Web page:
How tight psoas affect your posture and sport performance

As you look deeply into your abdominal core from the front, the final layer of muscle attached to your lower back or lumbar spine is the Psoas Major.

This anchor for our lower or lumbar spine is coupled in the lower back by our spinal erector muscle group. This gives our very vulnerable lumbar spine support and stability.

Like everywhere else in our body structure, the balance between both sides of the joints is crucial to achieving optimal position, mobility, and function.


Some are calling it “muscular amnesia.” In this scenario, the hip flexors adaptively shorten and the poor lumbar muscles adaptively weaken. Postural control in the lower back has all but ceased to exist. 

Tight psoas affects your mobility, especially in stride length. As it tilts and rotates left/right, the psoas muscle also plays a critical role in structural balance.

As the psoas has several attachments into our diaphragm, it also affects our breathing and ultimately our oxygen uptake. Sitting, tight clothing, and narrow shoes distort our posture, curtailing our natural movements, and further constricting our psoas muscles.

The lifelong chronic stress put on the psoas can lead to many problems like back, hip, or knee pain and even digestive issues and dysfunctional breathing.

It could also be a major cause of why people suffer from chronic physical pain.

In addition to its function to help keep the body upright and moving, the PSOAS is the link and connector between our upper and lower bodies. This creates a smooth distribution of ground reaction forces from toe to occiput.

Lengthening the psoas, whether for increased speed or improved breathing, will make you feel more grounded and more aware of your lumbar pelvic pivot point, often referred to as your center of gravity.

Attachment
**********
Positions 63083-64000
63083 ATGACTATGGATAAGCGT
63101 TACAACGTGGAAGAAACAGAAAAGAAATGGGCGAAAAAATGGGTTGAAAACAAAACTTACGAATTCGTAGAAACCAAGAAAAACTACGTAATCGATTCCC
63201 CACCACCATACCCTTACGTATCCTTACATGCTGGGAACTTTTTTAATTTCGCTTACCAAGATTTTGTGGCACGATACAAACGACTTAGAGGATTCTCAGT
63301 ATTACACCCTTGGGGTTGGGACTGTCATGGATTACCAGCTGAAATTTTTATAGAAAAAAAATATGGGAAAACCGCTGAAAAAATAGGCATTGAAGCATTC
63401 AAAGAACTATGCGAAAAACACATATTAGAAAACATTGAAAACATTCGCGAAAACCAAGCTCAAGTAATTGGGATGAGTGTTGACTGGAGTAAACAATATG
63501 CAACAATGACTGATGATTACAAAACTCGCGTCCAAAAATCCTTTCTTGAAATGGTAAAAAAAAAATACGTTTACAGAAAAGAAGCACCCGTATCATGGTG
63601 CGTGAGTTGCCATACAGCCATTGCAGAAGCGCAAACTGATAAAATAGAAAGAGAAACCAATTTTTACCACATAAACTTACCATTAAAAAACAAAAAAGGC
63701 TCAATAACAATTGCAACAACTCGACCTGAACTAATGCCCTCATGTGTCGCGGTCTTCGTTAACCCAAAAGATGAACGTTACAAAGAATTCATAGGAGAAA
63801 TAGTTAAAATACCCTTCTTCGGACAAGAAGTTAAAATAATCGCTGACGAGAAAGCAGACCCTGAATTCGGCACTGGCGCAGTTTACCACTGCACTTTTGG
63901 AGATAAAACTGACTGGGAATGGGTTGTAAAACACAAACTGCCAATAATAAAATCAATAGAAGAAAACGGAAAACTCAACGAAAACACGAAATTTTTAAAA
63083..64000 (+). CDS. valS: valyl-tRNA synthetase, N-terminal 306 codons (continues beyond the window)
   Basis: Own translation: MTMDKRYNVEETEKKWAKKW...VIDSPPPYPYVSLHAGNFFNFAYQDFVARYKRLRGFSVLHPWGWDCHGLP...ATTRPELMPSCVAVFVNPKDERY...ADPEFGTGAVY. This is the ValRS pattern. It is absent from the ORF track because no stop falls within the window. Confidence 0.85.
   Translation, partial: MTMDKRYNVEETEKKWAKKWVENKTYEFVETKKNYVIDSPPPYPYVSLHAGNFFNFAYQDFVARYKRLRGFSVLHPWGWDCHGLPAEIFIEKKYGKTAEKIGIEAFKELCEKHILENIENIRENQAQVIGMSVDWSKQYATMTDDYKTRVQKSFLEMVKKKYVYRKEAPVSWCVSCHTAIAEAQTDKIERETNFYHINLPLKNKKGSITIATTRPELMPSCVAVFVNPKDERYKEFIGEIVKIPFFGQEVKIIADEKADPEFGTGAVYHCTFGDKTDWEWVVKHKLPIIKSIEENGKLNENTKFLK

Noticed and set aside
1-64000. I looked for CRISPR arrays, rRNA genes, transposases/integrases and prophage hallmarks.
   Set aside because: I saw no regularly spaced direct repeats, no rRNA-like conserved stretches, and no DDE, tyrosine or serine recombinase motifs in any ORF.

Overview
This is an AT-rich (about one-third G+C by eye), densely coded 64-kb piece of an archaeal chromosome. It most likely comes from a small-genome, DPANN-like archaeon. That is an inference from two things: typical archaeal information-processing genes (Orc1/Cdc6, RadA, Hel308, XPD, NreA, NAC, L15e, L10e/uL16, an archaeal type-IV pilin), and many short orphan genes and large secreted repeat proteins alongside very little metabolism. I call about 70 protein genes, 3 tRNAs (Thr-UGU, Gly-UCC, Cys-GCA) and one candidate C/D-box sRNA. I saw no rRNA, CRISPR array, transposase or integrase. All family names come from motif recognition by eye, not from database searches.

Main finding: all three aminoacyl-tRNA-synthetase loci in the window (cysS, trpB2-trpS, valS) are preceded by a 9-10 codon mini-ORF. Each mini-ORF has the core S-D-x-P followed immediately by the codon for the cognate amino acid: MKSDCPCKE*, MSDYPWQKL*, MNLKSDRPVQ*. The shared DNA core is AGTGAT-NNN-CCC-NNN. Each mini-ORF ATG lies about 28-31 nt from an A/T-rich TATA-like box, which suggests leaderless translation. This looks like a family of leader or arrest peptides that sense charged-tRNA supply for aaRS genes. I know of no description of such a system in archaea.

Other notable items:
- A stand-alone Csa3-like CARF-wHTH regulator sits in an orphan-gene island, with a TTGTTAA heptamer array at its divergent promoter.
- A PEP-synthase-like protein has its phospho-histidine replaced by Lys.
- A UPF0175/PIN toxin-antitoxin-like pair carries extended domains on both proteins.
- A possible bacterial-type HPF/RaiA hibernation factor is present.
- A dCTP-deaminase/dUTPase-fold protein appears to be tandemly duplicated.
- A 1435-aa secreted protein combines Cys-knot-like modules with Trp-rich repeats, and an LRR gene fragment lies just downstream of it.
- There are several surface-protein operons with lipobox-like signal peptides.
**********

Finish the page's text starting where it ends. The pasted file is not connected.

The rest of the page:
In our opinion, almost all back pain and knee pain is linked or associated with constricted and dysfunctional Psoas movement.

When you are made aware of where the psoas is, what it feels like when touched and how, when released, it can reset the whole of your body structure you will realize how free you really can be. Just let it go and see what your movement potential is and how your mental stress just fades away.


Whilst deep tissue massage might give you some relief, stretching is the most effective way to relieve tightness in our hip flexors. By lengthening the fascia around the muscle, stretching will help correct some of the postural imbalance that is the source of aggravated strain in the lower back.

Daily practice of certain stretching yoga poses, like the Crescent Lunge pose or the Ustrasana (Camel Pose) will help.

However, few men have the time, the inclination, or the patience required in regular yoga practice, let alone flexible enough to get started. So those with little time to spare will greatly appreciate the assistance of a well trained and experienced Stretch therapist performing Assisted Stretching on them.

If you need help releasing your tight psoas muscles, give us a shout. The Active Isolated Stretching technique we specialise in will give you fast and lasting results.

>> Read what our clients say

>> Stretch your psoas muscles. We show you how.

September 7, 2015

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